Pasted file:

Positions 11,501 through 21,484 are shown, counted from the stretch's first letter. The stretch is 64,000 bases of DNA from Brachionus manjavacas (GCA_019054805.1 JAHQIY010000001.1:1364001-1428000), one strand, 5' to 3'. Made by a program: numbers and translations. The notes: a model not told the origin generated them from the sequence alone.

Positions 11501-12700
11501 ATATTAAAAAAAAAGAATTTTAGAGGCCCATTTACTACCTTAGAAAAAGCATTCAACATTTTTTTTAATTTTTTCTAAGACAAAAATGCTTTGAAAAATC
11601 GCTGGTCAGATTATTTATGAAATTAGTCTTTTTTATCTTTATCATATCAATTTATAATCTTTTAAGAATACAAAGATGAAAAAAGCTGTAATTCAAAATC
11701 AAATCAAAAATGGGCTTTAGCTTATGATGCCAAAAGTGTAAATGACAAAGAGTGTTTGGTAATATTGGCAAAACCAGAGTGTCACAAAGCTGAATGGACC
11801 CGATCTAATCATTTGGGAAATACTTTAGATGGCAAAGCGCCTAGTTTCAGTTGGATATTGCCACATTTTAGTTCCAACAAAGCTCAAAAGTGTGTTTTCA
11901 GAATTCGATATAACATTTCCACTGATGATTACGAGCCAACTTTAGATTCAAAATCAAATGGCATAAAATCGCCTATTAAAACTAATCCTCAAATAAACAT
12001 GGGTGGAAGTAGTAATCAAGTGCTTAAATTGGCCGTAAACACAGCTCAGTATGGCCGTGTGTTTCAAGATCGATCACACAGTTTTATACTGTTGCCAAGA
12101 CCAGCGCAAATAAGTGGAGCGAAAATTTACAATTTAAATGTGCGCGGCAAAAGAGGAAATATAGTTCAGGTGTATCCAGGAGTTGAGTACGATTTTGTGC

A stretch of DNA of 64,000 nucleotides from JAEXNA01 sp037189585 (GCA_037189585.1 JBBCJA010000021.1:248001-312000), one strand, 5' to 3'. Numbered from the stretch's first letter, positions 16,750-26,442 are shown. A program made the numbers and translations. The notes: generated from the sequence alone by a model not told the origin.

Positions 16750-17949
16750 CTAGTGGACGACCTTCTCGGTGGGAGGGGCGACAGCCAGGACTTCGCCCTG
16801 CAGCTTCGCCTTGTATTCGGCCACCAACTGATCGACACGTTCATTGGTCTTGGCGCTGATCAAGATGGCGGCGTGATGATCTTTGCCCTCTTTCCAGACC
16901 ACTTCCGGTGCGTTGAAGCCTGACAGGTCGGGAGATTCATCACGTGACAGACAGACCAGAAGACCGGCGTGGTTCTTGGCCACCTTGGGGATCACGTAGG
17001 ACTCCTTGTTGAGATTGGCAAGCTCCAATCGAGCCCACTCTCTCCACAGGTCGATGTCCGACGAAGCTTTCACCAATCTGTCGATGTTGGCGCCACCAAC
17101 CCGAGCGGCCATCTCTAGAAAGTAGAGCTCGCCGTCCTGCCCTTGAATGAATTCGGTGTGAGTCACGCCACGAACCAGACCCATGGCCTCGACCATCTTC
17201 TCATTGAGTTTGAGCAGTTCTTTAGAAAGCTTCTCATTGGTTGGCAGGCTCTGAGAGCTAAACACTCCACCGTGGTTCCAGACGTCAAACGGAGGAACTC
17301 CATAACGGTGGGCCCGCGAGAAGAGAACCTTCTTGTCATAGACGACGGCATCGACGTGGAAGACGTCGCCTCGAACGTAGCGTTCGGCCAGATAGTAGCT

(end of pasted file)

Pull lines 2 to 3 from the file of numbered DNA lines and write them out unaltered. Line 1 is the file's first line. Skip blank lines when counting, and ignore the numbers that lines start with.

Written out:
Positions 11501-12700
11501 ATATTAAAAAAAAAGAATTTTAGAGGCCCATTTACTACCTTAGAAAAAGCATTCAACATTTTTTTTAATTTTTTCTAAGACAAAAATGCTTTGAAAAATC